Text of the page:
Simanaitis Says

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YESTERDAY, WE FOUND London’s Charing Cross named for a bend in the River Thames and a cross honoring Eleanor, wife of England’s Edward I. We’d like to believe she’d rest in peace there as a centrepiece to a great city. But history suggests otherwise.

JCCJ and the Roundheads. Stuart kings, James VI/I, Charles I, Charles II, and James II/VII, reigned in 17th-century England, but not without a Roundhead interruption. The dual numbering accounts for their Scottish and English reigns. Since we’re discussing England here, let’s agree to call the JCCJ Js simply James I and II.

According to Wikipedia, James I “was strongly committed to a peace policy, and tried to avoid involvement in religious wars…. He was succeeded by his second son, Charles.”

Son Charles wasn’t so lucky

Charles I, 1600–1649, King of England, Scotland, and Ireland from 1625 until his execution in 1649. Portrait from the studio of Anthony van Dyck.

Oliver Cromwell and his Roundheads took over and had Charles I beheaded in 1649. While they were at it, they abolished the monarchy and had Charing Cross’s monument pulled down in 1643 and demolished in 1647.

Oliver Cromwell, 1599–1658, English politician; some say regicidal dictator, others say military dictator, others say a hero of liberty. Portrait by Samuel Cooper, 1656.

As I noted in “Oliver Cromwell—Puritan, Lord Protector, and a Real Piece of Work,” three years after Cromwell’s death in 1658, he was exhumed, chained, and beheaded by his ex-Protectees.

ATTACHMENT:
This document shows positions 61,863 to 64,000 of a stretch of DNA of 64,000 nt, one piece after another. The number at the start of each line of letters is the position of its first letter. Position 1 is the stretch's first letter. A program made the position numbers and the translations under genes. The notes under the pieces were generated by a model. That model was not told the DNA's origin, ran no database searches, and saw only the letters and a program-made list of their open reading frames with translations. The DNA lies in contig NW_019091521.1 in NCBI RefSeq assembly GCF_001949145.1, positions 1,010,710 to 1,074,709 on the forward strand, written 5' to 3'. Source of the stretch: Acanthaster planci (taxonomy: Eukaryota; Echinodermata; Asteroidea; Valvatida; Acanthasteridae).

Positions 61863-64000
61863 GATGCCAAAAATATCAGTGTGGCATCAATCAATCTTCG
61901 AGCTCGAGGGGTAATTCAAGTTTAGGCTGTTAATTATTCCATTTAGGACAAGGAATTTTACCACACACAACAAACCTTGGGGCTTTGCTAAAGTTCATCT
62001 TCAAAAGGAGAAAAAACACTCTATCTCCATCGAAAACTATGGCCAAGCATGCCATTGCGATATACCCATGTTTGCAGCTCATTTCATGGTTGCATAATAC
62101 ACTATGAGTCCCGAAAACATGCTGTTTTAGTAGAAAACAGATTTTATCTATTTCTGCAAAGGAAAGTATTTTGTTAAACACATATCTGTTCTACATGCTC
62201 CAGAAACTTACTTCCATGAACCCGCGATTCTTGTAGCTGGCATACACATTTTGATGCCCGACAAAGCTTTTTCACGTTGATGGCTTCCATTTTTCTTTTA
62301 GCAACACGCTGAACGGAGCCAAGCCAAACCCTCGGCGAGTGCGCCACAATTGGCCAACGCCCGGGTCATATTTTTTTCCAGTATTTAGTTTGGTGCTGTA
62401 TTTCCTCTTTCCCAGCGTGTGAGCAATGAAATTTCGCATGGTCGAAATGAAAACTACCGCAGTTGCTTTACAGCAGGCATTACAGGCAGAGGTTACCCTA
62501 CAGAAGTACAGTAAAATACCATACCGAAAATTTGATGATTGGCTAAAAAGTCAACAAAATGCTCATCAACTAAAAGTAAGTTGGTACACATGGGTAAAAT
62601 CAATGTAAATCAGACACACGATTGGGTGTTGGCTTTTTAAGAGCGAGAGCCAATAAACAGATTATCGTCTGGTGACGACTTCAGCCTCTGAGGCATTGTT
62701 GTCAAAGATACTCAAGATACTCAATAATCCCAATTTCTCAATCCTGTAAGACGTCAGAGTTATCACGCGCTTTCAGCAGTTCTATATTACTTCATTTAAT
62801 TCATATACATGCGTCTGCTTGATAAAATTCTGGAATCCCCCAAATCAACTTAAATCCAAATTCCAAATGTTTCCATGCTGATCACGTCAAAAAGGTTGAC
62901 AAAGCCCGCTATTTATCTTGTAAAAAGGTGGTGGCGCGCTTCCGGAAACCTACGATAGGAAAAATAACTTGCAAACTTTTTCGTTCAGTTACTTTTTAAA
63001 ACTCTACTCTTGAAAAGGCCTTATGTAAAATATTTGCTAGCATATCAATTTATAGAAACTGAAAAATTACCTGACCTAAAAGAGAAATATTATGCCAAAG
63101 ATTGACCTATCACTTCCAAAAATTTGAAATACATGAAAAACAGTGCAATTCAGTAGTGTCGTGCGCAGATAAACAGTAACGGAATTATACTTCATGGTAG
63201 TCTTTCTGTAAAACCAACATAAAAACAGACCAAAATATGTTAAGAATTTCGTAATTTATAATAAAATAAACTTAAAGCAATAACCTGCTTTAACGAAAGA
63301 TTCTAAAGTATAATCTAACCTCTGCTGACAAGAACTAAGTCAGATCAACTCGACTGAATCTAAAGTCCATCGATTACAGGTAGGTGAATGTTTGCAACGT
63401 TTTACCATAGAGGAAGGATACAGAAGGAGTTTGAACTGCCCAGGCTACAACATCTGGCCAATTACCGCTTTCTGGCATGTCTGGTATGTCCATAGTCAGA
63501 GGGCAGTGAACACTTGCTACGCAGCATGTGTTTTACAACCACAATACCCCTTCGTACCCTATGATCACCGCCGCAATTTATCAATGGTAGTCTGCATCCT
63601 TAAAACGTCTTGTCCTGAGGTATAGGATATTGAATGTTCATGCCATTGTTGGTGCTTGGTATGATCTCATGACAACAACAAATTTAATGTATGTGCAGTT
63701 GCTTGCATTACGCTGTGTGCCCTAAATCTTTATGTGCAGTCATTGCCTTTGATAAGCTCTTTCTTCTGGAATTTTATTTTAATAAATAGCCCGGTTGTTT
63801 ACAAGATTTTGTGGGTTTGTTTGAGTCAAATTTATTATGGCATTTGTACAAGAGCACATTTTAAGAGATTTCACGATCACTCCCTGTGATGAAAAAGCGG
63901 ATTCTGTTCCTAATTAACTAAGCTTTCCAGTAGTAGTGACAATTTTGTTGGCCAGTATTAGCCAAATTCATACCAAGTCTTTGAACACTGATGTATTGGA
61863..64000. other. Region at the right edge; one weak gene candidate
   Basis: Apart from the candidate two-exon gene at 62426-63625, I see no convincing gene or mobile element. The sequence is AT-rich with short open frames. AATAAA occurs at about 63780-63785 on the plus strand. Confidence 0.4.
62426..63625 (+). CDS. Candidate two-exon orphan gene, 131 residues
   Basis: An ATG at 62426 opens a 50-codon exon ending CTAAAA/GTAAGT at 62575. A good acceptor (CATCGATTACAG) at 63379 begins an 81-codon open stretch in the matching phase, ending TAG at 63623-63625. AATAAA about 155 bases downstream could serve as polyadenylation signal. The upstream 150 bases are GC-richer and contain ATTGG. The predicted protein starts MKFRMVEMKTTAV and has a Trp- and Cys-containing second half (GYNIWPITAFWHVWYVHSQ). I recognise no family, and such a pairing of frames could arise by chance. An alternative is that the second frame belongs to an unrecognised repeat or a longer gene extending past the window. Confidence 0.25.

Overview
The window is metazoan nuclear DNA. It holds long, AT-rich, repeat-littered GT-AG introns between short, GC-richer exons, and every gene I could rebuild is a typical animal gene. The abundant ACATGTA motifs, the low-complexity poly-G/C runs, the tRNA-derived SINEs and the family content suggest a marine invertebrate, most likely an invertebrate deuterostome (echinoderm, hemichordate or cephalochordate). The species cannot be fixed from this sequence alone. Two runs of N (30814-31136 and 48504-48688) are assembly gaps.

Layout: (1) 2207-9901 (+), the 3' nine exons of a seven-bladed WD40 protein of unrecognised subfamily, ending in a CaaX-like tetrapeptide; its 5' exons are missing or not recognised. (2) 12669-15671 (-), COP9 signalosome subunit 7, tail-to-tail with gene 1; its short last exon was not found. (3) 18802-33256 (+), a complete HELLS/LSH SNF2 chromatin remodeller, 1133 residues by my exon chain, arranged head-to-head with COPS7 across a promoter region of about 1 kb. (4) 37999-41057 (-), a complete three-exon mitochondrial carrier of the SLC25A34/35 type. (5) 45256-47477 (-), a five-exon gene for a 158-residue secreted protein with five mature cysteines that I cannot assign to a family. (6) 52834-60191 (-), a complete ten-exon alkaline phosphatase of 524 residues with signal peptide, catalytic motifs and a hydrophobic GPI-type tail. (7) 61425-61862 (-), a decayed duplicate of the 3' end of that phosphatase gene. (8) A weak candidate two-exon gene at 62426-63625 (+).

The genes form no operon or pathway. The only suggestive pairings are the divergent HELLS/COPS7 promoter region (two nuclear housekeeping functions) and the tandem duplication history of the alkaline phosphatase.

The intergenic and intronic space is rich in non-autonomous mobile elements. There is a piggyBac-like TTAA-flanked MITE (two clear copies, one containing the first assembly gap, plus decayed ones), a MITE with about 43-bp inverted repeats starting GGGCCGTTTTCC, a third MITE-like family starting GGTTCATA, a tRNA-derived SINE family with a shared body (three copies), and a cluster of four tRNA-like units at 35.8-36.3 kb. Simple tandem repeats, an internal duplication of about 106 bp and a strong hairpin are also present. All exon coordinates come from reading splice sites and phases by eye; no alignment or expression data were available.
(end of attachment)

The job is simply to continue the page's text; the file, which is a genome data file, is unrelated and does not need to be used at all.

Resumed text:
And we think our politics can be embarrassing.

The Stuart Restoration, 1660. As part of the Stuart Restoration, Charles II had eight of his father’s regicides executed at Charing Cross. And to emphasize matters, he had an equestrian statue of his father erected at the site as well. 

A good story concerning the Charles I statue: It had been planned in 1633 (pre-Cromwell Protectorate), but Parliament ordered it destroyed in 1649. Instead, the guy charged with this task hid the statue, it resurfaced during the Restoration, and was erected at Charing Cross in 1675.

The Pillory at Charing Cross, 1809. (Apparently a good time was had by all—with two exceptions.) Charles I and his horse look on from the right.

A New Cross. A “modern” cross, in ornate Victorian Gothic design, was erected at Charing Cross in 1865. 

The Victorian Charing Cross, London. Image by Bernard Gagnon from Wikipedia.

The Centre of London Displaced by 200 Yards? Today’s Charing Cross is some 200 yards to the east of the medieval site. Given that road distances from London continue to be measured from Charing Cross, all should be taken with a 200-yard grain of history. And this brings us more or less to where we began, with Charing Cross at the “centre” of a great city. ds 

© Dennis Simanaitis,, 2021 


  1. Matthias
    April 5, 2021

    thanks Dennis!

  2. simanaitissays
    April 5, 2021

    Thank you, Matthias. I had some Charing Cross stuff since the item on Cecil Court bookstores. The more I researched, the more tidbits emerged.

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